Evaluating your meetings can help to constantly improve them. It's a good idea to leave a few minutes at the end of every agenda and ask the group what went well and what needs to be improved. You could also get together afterwards with the other organisers to evaluate the meeting. Remember to celebrate what you have achieved!

Tools for involving people in meetings

Here are a few simple tools you can use to involve people more in the meeting. For more ideas please have a look at our briefing on Tools For Meetings and Workshops.

Go-round - everyone takes a turn to speak without interruption or comment from other people. This tool can be used in many situations - for the initial gathering of opinions and ideas, to find out people's feelings, to slow down the discussion and help improve listening.

It helps to establish clearly what the purpose or question of the go-round is - it may help to write it on a large sheet of paper for everyone to see. If your aim is to give everyone an equal say you can set a time limit for each person. If your primary concern is to air the issue it may be better to let people speak for as long as they want.

Ideastorm - this tool helps to quickly gather a large number of ideas. It encourages creativity and can free energy. Start by stating the issue to be ideastormed then ask people to say whatever comes into their heads as fast as possible without censoring it - the crazier the ideas the better. This helps people to be inspired by each other's ideas. There should be one or two note takers to write all the ideas down where everyone can see them. Make sure there is no discussion or comment on others' ideas - be especially vigilant about put downs or other derogatory remarks: structured thinking and organising come afterwards.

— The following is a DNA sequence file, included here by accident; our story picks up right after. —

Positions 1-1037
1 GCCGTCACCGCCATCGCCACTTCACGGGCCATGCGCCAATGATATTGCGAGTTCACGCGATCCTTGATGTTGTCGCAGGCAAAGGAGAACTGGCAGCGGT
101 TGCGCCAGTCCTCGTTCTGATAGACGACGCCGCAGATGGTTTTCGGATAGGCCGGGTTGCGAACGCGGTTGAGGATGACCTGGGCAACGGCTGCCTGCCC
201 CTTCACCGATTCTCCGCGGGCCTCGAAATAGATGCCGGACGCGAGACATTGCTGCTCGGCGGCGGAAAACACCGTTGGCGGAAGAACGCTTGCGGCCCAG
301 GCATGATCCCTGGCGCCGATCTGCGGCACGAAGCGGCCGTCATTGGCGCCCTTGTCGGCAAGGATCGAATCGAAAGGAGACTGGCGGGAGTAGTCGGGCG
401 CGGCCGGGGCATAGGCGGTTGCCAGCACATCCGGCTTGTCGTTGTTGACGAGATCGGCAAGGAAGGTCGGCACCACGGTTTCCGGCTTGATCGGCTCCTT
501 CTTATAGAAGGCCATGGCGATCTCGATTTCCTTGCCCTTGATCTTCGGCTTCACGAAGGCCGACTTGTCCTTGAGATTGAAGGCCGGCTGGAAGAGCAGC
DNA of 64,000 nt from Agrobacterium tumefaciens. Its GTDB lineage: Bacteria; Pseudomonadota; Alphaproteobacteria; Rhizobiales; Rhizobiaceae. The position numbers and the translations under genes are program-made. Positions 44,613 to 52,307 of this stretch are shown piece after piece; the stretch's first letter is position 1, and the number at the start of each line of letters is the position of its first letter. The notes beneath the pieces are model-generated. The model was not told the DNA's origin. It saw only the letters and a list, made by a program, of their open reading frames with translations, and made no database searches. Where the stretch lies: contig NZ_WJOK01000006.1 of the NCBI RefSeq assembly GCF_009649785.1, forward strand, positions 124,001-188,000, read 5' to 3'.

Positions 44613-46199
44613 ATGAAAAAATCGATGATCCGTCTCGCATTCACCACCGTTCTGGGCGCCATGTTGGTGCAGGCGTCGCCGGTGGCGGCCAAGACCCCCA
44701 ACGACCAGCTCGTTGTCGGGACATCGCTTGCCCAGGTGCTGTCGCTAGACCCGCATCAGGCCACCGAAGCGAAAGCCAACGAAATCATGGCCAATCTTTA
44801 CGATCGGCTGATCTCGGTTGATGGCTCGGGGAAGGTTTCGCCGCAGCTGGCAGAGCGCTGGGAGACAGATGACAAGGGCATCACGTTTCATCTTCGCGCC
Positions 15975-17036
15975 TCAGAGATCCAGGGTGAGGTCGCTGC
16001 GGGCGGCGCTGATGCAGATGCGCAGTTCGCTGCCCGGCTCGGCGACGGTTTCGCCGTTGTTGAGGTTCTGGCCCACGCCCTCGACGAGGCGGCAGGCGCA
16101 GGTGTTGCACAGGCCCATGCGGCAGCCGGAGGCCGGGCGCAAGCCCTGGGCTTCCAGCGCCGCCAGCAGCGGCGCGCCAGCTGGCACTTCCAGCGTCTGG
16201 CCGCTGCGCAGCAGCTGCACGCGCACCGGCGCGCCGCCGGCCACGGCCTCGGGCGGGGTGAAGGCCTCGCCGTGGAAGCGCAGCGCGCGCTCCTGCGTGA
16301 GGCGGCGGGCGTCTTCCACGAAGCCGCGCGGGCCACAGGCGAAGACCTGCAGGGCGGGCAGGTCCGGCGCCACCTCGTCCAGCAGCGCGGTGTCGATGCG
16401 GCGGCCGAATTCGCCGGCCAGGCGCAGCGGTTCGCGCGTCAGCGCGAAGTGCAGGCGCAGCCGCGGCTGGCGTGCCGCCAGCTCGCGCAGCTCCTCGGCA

Once you have your ideas then you can start looking through the results - you may need to prioritise from the many options generated by the ideastorm - you can get ideas on how to prioritise from our Tools for Meetings and workshops briefing.

Mapping - using large writing on flip chart paper where everyone can see it and arrange key words in groups or out on their own. Connecting arrows, colours, pictures make this a lot more organic and fun than a simple list and it can allow people to make new connections. The writing could be done by one person or everyone in the group.

Splitting into smaller groups or pairs - there are lots of reasons to split into a smaller group for a discussion or a task: it can sometimes become difficult to discuss emotionally charged issues in a large group, or a large group may become dominated by a few people or ideas, stifling creativity and contributions from others.

Apart from these examples, many topics can be discussed more effectively in a smaller task group, and need not involve everyone - for example the details of lay-outing the newsletter or organising the benefit-gig. Smaller groups allow time for everyone to speak and to feel involved. They are a lot less intimidating and can provide a much more supportive atmosphere in which less assertive people feel more confident in expressing themselves. Think about the sort of group you need - a random split (eg numbering off) or specific interest groups? Explain clearly what you want groups to do. Write specific questions and topics on a flipchart beforehand and give them to each group. If you are going to have feedback at the end, you need to say clearly what they need to feed back. You could also ask people to split into pairs.

Energisers - when people stop concentrating or become irritable in a meeting it can simply mean they have been sitting and listening for too long. Simple things like a stretch, a game, or two minutes chatting to the next person can re-energise people. If you suggest a short game then do be sensitive about your participants - the aim is to get their attention focussed again afterwards, not to embarrass them or make them feel isolated. Never coerce people into playing games but respect their limits and boundaries.

Talking sticks - you can use a stick or a conch shell or almost any other distinctive object. The idea is that people may speak only when they hold the 'talking stick'. When finished the speaker passes the stick to next person who wants to speak. This tool makes people conscious of when they interrupt others and helps them to break the habit. It also allows people to consider and take their time in voicing their views as they don't have to be afraid that some one else might jump in.